Joe E Dees wrote:
> Excerpted from Gurwitsch, Piaget and Recursive Equilibration, by
> Joe Dees
> The phenomenology of perception (wherein all perception is an
> intending of its perceptual object), was built upon the foundations
> laid by not only Franz Brentano (PSYCHOLOGY FROM AN
> EMPIRICAL STANDPOINT, SENSORY AND NOETIC
> CONSCIOUSNESS), but by his more famous student Edmund
> Husserl ... - (Dees: how we constitute perceptual objects)
You discuss this below -- my short answer, by anchoring a
reversible succession of percepts in the category "substance";
Kant answers Hume with respect to a "necessary" succession
by means of the a priori relation "causality".
> [Dees] Let me try to mediate between the two.
> Given that the visual field organizes phenomena, and precisely
> phenomena in focus, it is nevertheless necessary to learn to focus
> our lenses, to co-ordinate the two lines of sight, to correlate
> focusing with binocularity (which are not innately linked, for we can
> separate them), and to synthesize vision with our other perceptual
It's interesting, Joe, that it seems best simply to accept an equivoca-
tion in our term "intentionality" --  consciousness is always OF some-
thing, and  attention is vectored; that is, we "intend" to be aware
of what we are aware of.
> Husserl's contributions, of course, are many. The most
> seminal of these, however, did not originate with Husserl himself,
> but with his teacher, Franz Brentano. These include the
> characterization of perception as (1) intentional, and (2) pre-
> reflectively self-aware (1874: 153-189).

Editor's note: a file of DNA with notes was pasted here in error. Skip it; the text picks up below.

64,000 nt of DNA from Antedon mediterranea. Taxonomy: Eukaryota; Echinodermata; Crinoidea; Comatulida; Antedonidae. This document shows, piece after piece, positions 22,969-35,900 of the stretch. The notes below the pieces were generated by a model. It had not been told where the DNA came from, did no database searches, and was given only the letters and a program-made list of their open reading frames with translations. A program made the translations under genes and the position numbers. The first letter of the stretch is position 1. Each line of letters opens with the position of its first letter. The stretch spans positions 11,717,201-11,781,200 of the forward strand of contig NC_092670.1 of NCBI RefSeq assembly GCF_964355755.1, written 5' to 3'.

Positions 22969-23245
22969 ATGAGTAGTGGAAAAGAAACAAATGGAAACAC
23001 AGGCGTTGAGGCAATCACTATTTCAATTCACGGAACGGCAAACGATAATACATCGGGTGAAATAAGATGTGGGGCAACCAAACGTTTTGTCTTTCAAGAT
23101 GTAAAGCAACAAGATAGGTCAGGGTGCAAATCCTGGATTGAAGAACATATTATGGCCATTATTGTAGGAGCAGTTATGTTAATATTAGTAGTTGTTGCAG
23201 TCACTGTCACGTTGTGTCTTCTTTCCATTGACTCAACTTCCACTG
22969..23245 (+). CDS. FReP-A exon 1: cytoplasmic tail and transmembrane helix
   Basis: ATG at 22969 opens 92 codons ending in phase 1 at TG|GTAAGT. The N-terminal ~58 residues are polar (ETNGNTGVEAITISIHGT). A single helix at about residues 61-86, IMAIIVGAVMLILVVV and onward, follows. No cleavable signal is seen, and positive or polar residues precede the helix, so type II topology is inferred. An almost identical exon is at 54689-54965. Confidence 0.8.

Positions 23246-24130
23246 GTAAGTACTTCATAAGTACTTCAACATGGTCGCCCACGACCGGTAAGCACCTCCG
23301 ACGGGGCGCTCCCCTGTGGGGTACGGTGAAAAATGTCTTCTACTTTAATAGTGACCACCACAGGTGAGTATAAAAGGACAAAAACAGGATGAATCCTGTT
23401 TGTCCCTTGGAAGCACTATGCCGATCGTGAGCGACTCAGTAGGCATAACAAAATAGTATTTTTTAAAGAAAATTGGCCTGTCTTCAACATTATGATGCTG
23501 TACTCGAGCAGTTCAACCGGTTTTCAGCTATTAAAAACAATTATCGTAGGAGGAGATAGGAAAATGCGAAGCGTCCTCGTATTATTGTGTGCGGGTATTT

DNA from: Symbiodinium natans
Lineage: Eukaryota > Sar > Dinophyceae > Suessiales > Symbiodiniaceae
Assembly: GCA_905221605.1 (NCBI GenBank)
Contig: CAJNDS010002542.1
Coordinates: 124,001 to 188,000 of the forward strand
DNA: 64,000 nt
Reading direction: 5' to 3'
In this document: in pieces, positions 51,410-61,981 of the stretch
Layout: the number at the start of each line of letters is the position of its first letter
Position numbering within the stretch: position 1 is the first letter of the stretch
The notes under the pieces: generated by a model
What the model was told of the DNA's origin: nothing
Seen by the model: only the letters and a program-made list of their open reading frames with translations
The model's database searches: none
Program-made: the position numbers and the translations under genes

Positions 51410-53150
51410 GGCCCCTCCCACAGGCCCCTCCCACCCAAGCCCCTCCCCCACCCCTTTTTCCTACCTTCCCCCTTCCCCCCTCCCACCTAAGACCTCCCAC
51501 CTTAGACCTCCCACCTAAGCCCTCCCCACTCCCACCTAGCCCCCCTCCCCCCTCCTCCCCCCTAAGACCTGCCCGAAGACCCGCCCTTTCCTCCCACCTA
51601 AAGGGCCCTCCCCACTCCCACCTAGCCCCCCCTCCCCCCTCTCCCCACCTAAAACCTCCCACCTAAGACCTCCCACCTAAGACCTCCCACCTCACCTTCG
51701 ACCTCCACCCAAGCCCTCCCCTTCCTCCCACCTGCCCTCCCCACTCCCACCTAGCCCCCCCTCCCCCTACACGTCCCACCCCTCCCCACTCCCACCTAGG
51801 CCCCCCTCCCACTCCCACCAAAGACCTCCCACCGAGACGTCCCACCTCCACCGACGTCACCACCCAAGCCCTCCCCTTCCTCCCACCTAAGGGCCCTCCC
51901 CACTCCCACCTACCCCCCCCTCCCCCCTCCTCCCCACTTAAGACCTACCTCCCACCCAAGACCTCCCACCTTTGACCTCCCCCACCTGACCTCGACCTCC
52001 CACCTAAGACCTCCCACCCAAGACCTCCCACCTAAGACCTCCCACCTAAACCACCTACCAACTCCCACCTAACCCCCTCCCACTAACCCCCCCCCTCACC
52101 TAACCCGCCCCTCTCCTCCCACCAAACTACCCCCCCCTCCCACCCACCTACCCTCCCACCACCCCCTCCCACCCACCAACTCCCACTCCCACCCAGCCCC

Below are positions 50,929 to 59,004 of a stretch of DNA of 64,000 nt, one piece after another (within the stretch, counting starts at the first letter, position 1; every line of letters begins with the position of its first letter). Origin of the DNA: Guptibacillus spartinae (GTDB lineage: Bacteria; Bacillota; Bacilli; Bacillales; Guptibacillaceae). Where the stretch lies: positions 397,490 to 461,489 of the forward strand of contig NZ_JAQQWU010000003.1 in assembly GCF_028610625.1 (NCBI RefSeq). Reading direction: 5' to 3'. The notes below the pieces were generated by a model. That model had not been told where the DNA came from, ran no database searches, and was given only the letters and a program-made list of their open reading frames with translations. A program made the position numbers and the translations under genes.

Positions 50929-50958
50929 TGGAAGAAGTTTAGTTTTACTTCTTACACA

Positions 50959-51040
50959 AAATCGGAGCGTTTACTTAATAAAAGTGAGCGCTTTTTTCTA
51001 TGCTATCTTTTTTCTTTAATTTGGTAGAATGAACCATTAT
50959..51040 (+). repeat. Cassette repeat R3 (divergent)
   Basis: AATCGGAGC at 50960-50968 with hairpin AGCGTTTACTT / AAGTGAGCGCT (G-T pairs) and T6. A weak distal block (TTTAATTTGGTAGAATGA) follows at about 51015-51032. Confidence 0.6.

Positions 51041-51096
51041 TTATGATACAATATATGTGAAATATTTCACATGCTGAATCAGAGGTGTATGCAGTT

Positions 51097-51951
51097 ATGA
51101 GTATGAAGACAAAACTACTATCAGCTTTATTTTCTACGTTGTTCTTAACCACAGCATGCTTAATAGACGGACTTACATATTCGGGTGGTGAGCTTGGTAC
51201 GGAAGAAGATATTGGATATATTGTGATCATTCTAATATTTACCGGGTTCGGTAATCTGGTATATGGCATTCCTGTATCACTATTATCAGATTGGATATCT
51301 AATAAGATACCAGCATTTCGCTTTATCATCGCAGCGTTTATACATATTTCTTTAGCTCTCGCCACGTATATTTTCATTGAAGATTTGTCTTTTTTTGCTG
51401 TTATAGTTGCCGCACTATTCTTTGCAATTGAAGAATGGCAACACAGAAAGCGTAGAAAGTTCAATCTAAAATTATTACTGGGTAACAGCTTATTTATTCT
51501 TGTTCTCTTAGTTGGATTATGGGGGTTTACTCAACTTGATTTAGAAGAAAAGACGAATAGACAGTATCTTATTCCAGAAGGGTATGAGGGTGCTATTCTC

(2) is, for me, the sticking point. I think this is so, but I've never
been able to derive it. What do you think, Joe?
> We may distinguish
> between these two types of horizons by calling the first the world
> horizon and members of the second type field horizons. The world
> horizon contains all field horizons, and is reflectively approachable
> but not apprehensible in its totality.
The notion of a "cognitive horizon" is very, very subtle. Both Jaspers
and Heidigger struggled with it. There is the idea that between the
figure and the ground there is a discontinuity -- an emptiness, that
is a horizon that points toward the "transrational" meaning of the
immediate configuration. This is readily apparent in optical illusions
of the alternating figure-ground type. When the ordinary perceptual
background suddenly presents itself as, pari passu, a foreground, one
is tempted to compare this with an event horizon which cannot radiate
an image of its contents. In any event, a perceptual field always
seems contained, and not merely by the geometry of the lens and
retina, a metaperceptual context which, could we only perceive it,
would totally interpret what we are looking at.
I'd like to comment on your entire outstanding post, but the rules
Robert M. Owen
The Orion Institute
57 W. Morgan Street
Brevard, NC 28712-3659 USA
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